I was happy to discover Roscoe Mitchell’s Composition / Improvisation Nos. 1, 2 & 3 in our stacks. Few names are more prominent in the history of improvised music than Mitchell’s. Founder of the Art Ensemble of Chicago, one of free jazz’s most high profile groups, Mitchell was commissioned by the city of Munich to compose a piece for a symposium on improvised music being held at Ludwig Maximillian University. Together with Evan Parker, a sax improv legend in he his own right, they hand picked twelve other prominent players from around the world for a group they dubbed “The Transatlantic Art Ensemble.” Besides a full range of saxophones, the group included trumpet, clarinet, flute, a string section, piano, two basses and two percussionists.
As the title implies the piece is part composed and part improvised. Mitchell has always had a tendency towards European atonalism more so that other free jazz composers. Yet for every nod to concert hall there is one to the club. Sometimes this record actually swings, but it is a fever dance, the rhythm is there but the melody is in an offkey modality. The unique instrumentation lends itself to such juxtapositions. As does the Mitchell’s method of controlled improvisation: sometimes asking players to improv on a limited number of notes; sometimes giving players six cards with scored motifs and asking players to improvise around those motifs; sometimes whole sections traditionally scored with space for individual solo improvisation.
Though this piece, as with most Mitchell’s music, is all about creating tension, such tension has no reference point without a little release. There are fiery moments. Free jazz isn’t free you know? Someone has to burn. Besides Composition / Improvistion Nos 1,2 & 3, which is attributed to Mitchell as the sole composer, the library owns a handful of albums by Art Ensemble of Chicago which are definitely more hi-tempo jazz oriented affairs with a bit of surrealist Africana thrown in to really subvert your expectations.
Bryan and Crystal feature music by Bang On a Can and Tinariwen. Julie and Amanda review books by Sarah Bird and Nicolas Sparks. Last but not least, Bill and Crystal turn you on to some movies you may have missed: What Did You Do in the War, Daddy? and I’m Not Scared.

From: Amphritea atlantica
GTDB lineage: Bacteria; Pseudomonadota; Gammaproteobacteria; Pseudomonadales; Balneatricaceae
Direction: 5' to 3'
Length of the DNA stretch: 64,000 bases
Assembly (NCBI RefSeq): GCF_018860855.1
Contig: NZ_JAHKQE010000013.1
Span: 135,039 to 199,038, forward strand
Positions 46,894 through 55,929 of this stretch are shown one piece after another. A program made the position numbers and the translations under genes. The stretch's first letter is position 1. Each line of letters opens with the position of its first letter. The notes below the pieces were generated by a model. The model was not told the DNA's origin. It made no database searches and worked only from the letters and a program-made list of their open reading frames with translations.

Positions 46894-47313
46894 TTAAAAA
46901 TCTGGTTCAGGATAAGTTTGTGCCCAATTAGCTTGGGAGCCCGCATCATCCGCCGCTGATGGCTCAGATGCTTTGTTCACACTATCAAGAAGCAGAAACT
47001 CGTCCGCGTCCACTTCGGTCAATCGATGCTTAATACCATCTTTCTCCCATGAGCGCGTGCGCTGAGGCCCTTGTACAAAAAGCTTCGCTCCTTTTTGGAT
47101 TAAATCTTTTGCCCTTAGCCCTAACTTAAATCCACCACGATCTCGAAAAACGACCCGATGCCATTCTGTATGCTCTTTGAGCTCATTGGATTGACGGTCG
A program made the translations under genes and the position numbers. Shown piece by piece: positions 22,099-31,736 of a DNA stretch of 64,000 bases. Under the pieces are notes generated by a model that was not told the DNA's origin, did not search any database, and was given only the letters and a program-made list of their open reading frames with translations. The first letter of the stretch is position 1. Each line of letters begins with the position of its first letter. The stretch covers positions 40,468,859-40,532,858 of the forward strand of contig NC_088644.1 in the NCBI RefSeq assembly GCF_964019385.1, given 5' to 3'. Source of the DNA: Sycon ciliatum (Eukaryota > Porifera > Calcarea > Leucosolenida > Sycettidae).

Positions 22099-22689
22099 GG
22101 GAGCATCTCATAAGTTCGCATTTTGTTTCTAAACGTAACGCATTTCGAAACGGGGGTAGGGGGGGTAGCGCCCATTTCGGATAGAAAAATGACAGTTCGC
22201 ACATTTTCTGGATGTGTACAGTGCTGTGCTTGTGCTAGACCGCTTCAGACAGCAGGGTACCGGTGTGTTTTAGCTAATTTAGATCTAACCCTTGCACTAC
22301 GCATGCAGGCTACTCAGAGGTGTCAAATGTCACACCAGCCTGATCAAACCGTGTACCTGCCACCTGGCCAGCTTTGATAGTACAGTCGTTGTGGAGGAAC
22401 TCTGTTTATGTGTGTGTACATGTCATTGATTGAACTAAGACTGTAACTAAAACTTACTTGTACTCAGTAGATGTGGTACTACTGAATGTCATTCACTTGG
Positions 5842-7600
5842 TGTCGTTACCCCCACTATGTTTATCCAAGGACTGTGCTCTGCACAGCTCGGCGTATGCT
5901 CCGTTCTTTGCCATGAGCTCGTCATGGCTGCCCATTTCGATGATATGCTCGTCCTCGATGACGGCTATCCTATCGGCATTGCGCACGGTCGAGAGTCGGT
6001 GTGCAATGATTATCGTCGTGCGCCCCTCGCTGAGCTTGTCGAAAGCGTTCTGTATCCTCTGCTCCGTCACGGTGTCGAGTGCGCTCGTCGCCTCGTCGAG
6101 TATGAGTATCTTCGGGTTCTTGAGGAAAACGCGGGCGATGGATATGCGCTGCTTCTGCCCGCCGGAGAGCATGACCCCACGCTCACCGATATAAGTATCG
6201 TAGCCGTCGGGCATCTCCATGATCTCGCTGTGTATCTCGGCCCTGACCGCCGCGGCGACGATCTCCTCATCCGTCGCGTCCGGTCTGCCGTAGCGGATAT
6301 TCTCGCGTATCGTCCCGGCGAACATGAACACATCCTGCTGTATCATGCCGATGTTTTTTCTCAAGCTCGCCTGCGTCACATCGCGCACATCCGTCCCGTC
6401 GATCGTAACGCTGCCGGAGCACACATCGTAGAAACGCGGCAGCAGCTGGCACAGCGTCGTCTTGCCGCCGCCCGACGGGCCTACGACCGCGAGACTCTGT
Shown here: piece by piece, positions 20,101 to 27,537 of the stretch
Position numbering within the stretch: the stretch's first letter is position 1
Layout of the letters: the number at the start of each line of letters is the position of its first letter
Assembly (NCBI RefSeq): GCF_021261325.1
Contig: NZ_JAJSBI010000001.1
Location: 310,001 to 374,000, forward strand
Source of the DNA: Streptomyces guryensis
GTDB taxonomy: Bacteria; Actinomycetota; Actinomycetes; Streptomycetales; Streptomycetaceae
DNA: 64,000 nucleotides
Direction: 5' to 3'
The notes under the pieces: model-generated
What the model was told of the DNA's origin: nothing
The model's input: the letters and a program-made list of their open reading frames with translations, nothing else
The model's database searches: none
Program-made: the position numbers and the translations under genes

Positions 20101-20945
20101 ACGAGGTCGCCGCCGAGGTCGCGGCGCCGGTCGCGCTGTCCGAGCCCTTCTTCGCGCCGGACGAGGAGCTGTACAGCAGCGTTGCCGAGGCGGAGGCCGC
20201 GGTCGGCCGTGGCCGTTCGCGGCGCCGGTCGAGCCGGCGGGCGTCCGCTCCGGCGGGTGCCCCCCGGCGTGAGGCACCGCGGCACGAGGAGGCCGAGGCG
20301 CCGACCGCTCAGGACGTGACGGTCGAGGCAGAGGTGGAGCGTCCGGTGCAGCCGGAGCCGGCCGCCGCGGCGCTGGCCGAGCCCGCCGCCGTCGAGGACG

I really like this fine two disc collection of outtakes, live tracks and alternate versions of songs from a 17-year period of fertility, spanning Oh Mercy through Time Out of Mind. I’ll admit the haggard, shadowy voiced Dylan of late Modern Times era was not my favorite Bob, so these tracks are often really refreshing and illuminating. I sometimes feel they are indeed “better” than the originally released versions, such as the plain acoustic ballad “Most of the Time”. A very listenable, flowing collection – full of gems. Thanks Bob!
Burial is an anonymous London techno producer who has received massive hype within electronic music circles. Burial’s second full length Untrue was atop many a critic’s list last year, but some listeners may have been put off by the pidgeonholing genre tag “dubstep.” That is a hybrid dub and British house music. In Burial’s case needless genre politics and “I’m more true than you” scene posturing has obscured some wicked tracks that deserve a broader stateside audience. Present are the off kilter rhythms of 2 step garage, and the repetitive vocal samples of dub. These elements can be found in most dubstep productions, but Burial results are far more affecting. Few musicians can better simulate the emotional impact of urban blight. Especially via his of use static, pops, and warped fragmented vocal hooks. He has taken the detritus the world around him, a world of soiled concrete and broken windows, and recycled it into something haunting. Far too often, producers employ plunderphonic methods to create absurdist mash-ups, the only goal of which is to make you laugh. Burial is trying to make you cry. If you enjoy the atmospheric mood music of Radiohead & Portishead you should definitely give Burial a spin. The library has Untrue and his first self-titled album as well. Burial recently broke his anonymous persona and leaked his real name via his myspace page. I wonder if admitting he’s a real live human will effect his mystique?
Be nice. Be on topic.
All new comments are currently reviewed prior to posting.
The following things are uncool, and will be removed:
• Obscene or racist content; insults or threatening language
• Comments or links totally unrelated to the discussion
• Commercial promotions, political activity, or spam